Women are writing the entrepreneurship code in biotech
The trend is quite visible. Senior industry leaders like Kiran Mazumdar-Shaw of Biocon, Swati Piramal of Piramal Healthcare, Suchitra K Ella of Bharat Biotech International, Anu Acharya of Ocimum Biosolutions and Villoo Morawala-Patell of Avesthagen are being followed by gen next like Mahima Datla of Biologicale E and KR Rajyashri of Navya Biologicals in a sector, which grew 18% in 2008-09 to notch up revenues of $2.67 billion. The sector is projected to reach a turnover of $5 billion this year and $10 billion by 2015.
Explaining the trend, Kiran Mazumdar-Shaw, CMD, Biocon Group, says, “Knowledge-based sectors like biotech give a fair chance to women to leverage their advanced education and play a leadership role. Being a relatively new sector, it’s also gender agnostic. There are no sector-specific gender barriers for aspiring women entrepreneurs here.” She has already walked the talk. The unofficial biotech brand ambassador, who launched Biocon 25 years ago with Rs 10,000, notched up group revenues of Rs 2,400 crore last fiscal and is today India’s wealthiest businesswomen. In a spin off, women comprise one-third of the workforce in Biocon today.
In fact, she herself has been a role model for a whole generation of women entrepreneurs. Saying that a role model like her, too, has inspired other women, Anu Acharya , founder & CEO, Ocimum Biosolutions, adds, “There are quite a few women business leaders in the biotech industry in the country because it is a nascent industry and therefore not dominated by an old boys’ network. Also, the fact that a large number of women have biology background made it easier for them to start something new in this field as they started to work outside of the homes.” Ocimum is today one of the fastest growing technology firms in India.
Others could not agree more. Villoo Morawal-Patell, chairperson & managing director, Avesthagen, adds, “The incidence of more women in biotech is not necessarily by design, but to a large extent by default. Non-stereotype women disenfranchised by traditional sectors have been able to create niches for themselves in knowledge-based emerging sectors like life sciences, which allow for different kind of thinking in a complex but changing society in India.” Founded in 1988, Avesthagen has over 400 employees today and is targeting a turnover of Rs 100 crore this fiscal.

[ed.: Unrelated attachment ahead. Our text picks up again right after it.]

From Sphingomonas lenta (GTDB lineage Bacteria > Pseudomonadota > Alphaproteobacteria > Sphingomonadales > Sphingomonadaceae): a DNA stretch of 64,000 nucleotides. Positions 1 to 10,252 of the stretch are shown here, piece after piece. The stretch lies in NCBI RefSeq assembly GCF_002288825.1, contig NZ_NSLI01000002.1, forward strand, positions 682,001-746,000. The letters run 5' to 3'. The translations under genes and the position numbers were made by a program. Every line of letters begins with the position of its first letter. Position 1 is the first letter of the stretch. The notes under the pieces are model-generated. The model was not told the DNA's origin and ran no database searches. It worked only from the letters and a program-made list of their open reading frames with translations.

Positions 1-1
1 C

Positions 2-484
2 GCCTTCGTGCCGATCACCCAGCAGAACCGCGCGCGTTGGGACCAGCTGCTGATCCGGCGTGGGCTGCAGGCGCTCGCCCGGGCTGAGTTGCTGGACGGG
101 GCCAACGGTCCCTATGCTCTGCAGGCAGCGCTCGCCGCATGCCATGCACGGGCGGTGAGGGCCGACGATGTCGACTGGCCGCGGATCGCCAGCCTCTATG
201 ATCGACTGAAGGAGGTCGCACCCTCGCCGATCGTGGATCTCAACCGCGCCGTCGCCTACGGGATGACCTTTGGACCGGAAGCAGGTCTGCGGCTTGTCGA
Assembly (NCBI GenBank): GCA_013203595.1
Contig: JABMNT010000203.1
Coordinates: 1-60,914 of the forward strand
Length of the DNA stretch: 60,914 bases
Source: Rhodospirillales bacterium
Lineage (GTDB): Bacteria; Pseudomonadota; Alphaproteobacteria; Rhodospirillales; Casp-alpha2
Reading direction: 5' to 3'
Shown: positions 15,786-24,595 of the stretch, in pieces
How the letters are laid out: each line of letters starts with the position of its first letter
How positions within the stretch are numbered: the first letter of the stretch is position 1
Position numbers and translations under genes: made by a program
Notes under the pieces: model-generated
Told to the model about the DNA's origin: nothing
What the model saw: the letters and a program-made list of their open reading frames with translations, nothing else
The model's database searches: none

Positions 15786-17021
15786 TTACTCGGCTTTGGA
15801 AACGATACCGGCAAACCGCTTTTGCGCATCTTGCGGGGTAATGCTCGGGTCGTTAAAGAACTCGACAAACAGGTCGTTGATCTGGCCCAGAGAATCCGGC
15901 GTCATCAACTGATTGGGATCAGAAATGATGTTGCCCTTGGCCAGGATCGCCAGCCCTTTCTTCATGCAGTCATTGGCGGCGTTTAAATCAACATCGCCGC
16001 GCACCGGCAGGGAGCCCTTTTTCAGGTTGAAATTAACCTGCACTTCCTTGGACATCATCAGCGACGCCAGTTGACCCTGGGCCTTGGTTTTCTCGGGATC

While Kiran Mazumdar-Shaw and Villoo Morawal-Patell took the lead themselves, Renuka joined hands with husband Vijay Kumar Datla to run family business Biologicale E and Suchitra co-founded Biotech International with husband Krishna M Ella. Suchitra K Ella, joint managing director, Bharat Biotech International said, “Women entrepreneurs were often invisible earlier as they worked under their fathers, brothers or husbands. Today the knowledge industry has widened the scope for them to work independently or in partnership with their families and professionals.” It has in turn enabled them to become their own masters. The two have taken the company to revenue of Rs 250 crore.
Agreeing with her, Mahima Datla, who has taken up the position of a senior vice-president in the family business at Biologicale E, says, “Historically women have preferred knowledge-based jobs. The time is just right for them to turn entrepreneurs.” Her mother Renuka Datla is already a director in the family run Rs 250-crore business.
Indian women have not only taken a lead in the country, but also abroad. Veteran Kumud Sampath, who rose to the top in AstraZeneca and United States Pharmacopeia, is now a board member of Creative Antibiotics, which is headquartered in Umea, Sweden. On the other end of the spectrum is Privahini Bradoo,28, who is joining as a vice-president at a California-based green biotech company, Microvi Biotech. A Fulbright scholar, she is also a faculty advisor in energy recycling and water technologies at Singularity University, which has been founded by Nasa and Google amongst others. She, too, would like to start a company some day. She says, “I am just waiting for the right ideas, people and most importantly the right time.” She has already the experience of setting up organisations like Spark and Chiasma, which have helped 55 start-ups to raise over $1 million in seed funding.
In fact, Indian-origin women are already raising the bar further in the sector. Anita Goel has set up Nanobiosym in Boston for what she calls creating innovation at the junction of physics, medicine and nanotechnology. She says, “In a rapidly changing landscape, there is a breaking down of silos and vertical and horizontal integration of disciplines. New trend are emerging and creating new kinds of opportunities, which enterprising women are cashing in on.” Her global advisory board boasts of names like Ratan Tata, Alfred Ford, a director of the Ford Motor Company Fund, and John Abele, retired founding chairman of Boston Scientific Corporation.
Though India may not have an organisation like Women in Bio, a US-based global outfit of life sciences professionals, women are the lifeline of biotech sector in the country. And the list of women in the sector is growing longer by the day. It could grow faster. India is already amongst the top 12 biotech hubs in the world with the business of clinical trials promising to propel the country further up the pecking order.
Sudha Nair, senior director of JRD Ecotechnology Centre at MS Swaminathan Research Foundation, says, “Women can make the most of the entrepreneurial opportunity if they get an enabling environment.” If they don’t, she adds, they will gradually create an enabling environment on their own. It’s only a matter of time. Women’s dominance in life sciences seems unstoppable but then who’s complaining!
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